Airfreight forwarders exploited opportunities to profit - but what next?
The airfreight forwarding market could split into the ‘haves’ and the ‘have nots’, after two ...
Cambodia’s garment exports could take a hit from the inclusion of neighbouring Vietnam in the controversial Trans-Pacific Partnership (TPP) trade agreement.
“The TPP can be a low-light for Cambodia’s export industry, as factory owners are looking for other countries to manufacture their products,” said Marco Civardi, area managing director for Vietnam & Cambodia at Damco.
“It is therefore foreseeable that some low-end garment production will shift to Vietnam as factories rightfully want to benefit from TPP’s reductions in duty and taxes.”
He added that, following the decision to increase minimum wages in the textile sector, “it seems that Cambodia has at least partly out-priced itself as a low-labour market”.
Cambodia’s government has not ruled out joining the US-led TPP, which aims to lower trade barriers between 12 Pacific Rim nations, accounting for 40% of the global economy. Recent comments from Commerce Minister Sun Chanthol indicated future interest.
Crucially, the trade agreement is yet to be ratified in the US, and with Presidential candidates Donald Trump and Hilary Clinton both voicing opposition to the TPP in its current form, it is unclear when, or indeed if, the agreement will become law.
Meanwhile, garment production continues to be a key driver for Cambodia’s logistics industry.
According to Mr Civardi, the industry represents the largest portion of Cambodia’s manufacturing sector, making up 80% of exports, while the number of operating factories reached a record 640 last year.
But poor infrastructure and congested seaports have seen Cambodia’s logistics costs remain stubbornly high, making air cargo a preferred transport option.
Mr Civardi said Damco had experienced strong air cargo volume growth so far in 2016. However, costs are still relatively high because most capacity is uplifted via passenger aircraft, and capacity is limited to five air-bridge terminals in Phnom Penh airport and 10 aircraft stands in Siem Reap.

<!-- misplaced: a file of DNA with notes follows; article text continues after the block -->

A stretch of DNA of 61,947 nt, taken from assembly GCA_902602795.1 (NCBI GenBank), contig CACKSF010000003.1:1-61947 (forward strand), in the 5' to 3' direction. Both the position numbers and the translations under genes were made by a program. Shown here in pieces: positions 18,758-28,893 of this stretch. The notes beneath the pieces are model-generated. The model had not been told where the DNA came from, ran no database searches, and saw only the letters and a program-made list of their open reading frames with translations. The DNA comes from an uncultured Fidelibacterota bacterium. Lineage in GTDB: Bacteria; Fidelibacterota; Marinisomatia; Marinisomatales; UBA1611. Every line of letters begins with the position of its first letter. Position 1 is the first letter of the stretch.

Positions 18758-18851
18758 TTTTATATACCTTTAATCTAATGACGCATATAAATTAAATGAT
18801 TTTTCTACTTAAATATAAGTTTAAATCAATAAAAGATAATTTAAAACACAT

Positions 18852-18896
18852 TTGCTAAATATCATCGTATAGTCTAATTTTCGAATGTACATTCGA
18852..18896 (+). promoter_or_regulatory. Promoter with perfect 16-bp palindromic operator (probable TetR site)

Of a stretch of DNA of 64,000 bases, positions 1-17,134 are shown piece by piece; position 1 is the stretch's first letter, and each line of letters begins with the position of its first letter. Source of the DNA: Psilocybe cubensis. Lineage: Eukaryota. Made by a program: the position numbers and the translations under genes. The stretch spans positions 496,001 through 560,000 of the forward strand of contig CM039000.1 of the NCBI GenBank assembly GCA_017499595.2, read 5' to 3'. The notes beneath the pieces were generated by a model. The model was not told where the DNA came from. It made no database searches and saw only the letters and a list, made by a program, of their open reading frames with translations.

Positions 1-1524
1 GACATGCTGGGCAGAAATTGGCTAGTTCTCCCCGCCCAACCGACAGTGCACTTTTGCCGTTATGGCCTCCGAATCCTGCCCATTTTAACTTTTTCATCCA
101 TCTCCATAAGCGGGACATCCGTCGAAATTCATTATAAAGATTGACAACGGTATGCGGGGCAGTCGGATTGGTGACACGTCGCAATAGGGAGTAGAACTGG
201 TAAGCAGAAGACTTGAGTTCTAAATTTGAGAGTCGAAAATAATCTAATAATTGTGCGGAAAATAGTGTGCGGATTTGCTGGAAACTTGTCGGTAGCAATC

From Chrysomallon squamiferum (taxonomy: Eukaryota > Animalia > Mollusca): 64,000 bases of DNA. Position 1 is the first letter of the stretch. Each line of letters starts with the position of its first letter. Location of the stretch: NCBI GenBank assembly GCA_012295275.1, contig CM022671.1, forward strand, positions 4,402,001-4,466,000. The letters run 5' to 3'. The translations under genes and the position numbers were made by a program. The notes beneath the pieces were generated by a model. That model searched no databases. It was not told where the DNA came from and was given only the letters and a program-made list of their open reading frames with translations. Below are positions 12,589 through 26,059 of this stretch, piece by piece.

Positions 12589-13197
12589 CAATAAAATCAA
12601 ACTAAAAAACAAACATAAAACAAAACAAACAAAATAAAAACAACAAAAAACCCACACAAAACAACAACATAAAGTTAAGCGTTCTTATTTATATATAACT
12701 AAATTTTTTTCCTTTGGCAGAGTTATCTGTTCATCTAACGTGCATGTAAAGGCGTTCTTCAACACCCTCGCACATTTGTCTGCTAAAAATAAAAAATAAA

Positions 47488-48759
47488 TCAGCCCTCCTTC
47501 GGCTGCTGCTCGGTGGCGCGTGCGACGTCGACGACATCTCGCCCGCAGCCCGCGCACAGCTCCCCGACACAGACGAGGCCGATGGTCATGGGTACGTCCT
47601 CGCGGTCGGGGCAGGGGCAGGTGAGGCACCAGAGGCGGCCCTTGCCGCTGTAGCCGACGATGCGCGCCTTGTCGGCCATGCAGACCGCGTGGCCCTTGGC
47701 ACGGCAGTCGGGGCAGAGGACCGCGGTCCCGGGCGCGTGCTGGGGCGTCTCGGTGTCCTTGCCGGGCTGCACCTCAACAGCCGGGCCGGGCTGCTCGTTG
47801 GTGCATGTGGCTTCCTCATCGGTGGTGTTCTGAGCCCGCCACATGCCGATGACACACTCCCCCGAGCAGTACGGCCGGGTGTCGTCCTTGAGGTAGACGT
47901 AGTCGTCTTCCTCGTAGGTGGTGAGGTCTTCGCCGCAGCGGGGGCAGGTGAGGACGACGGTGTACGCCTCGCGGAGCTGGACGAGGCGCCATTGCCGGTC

“From our side, to be continuously innovative and cost-effective, we developed a land-air solution aiming to serve our clientele by trucking their cargo to either Bangkok or Ho Chi Minh City airports, where we can have access to a higher frequency of flights and greater freight capacity,” he added.
A recent flurry of airline activity may help to bring down costs, however, with Emirates, Raya Airways, Turkish Airlines, AirBridgeCargo, and Thailand’s K Mile all adding new dedicated freighter services into Phnom Penh since April.
Alternative shipping options, over land and by sea, bring their own challenges in Cambodia.
“Trucking costs are high also in comparison with Cambodia’s neighbours,” explained Mr Civardi. “Unfortunately, such costs keep on increasing yearly, putting severe pressure on the margins of each logistics player, as it’s not always possible to adjust prices to our customers proportionately.”
Trucking costs are so high the government felt obliged to intervene in May by pressing hauliers to reduce rates. The initiative has so far been unsuccessful, according to CMA CGM general manager Nhiev Kol, who said implementation was inefficient and that so far the government had “done little”, despite promises.
At the same time, international container shipping services are infrequent and port congestion can be an issue.
“As of now there is only one weekly vessel departure and too frequently there are containers congested at the port of Sihanoukville,” Mr Civardi said. “As a result, container shipping services are not yet up to standards and the shipping cost not only has no sign of decreasing, but increases, especially during peak-season periods.”